The marketing world is talking a lot about influencers. Let’s compare them with journalism and their different business models.
Influencers offer important routes to audiences in some sectors like travel, food and fashion. I recently did a search and found there are more than 1,300 travel bloggers in the UK. These are great people with great stories and each has their own individual focus in travel. But when I searched more deeply I found some surprises. Some influencers publish travel “editorial” that is, in fact, paid for by the brands. Compare this with the regulations that govern traditional journalism. Media owners must declare if a story is paid for so readers will know why a travel brand is being recommended. These regulations don’t apply to influencers.
I worry that influencers’ reach and follower numbers are not independently audited. Compare this with journalism. Audit agencies check and verify the number of readers. No wonder Catalyst magazine (October 2018) reports research by Zine that shows influencers with fewer followers have better engagement. It also found that by the time an influencer has 1 million followers, engagement had fallen to less than 2%.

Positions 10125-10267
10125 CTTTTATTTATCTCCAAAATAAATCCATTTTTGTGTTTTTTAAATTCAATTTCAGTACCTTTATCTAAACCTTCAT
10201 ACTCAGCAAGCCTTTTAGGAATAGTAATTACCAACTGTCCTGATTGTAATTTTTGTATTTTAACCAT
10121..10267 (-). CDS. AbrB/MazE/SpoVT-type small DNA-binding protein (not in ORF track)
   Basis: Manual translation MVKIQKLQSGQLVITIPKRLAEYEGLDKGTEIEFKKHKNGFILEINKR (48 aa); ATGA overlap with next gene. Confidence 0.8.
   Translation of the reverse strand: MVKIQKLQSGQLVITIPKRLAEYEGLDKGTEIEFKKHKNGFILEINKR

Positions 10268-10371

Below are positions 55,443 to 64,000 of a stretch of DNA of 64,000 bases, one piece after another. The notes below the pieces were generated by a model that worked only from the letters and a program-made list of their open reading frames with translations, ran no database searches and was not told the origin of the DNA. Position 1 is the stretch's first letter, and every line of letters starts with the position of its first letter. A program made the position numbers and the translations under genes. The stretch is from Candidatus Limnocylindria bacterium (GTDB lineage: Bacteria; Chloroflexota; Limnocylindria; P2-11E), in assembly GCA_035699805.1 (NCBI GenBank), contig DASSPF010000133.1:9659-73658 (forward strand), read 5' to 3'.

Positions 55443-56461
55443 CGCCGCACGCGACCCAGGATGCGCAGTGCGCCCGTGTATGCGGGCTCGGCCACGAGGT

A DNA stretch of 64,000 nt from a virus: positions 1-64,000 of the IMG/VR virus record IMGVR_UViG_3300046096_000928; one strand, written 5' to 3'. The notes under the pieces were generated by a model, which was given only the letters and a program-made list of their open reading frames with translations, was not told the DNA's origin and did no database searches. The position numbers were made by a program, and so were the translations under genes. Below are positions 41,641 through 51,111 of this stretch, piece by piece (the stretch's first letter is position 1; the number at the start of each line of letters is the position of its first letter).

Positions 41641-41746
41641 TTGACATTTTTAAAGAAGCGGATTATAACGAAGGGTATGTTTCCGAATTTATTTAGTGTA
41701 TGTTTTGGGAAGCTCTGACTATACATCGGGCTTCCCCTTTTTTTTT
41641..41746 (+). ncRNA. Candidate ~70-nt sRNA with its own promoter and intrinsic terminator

I hope journalism retains its core values. In his seminal book “Move Fast and Break Things” (2017) Jonathan Taplin worries that journalism is going in the direction of click-bait. He imagines a dystopian future where editors rate original journalism by how many “likes” or retweets it receives. If we measure only by these instant behaviours, he says, there is no distinction between a one-second page view or reading something meaty in full. Surely we want journalism to inform us, challenge us and teach us something?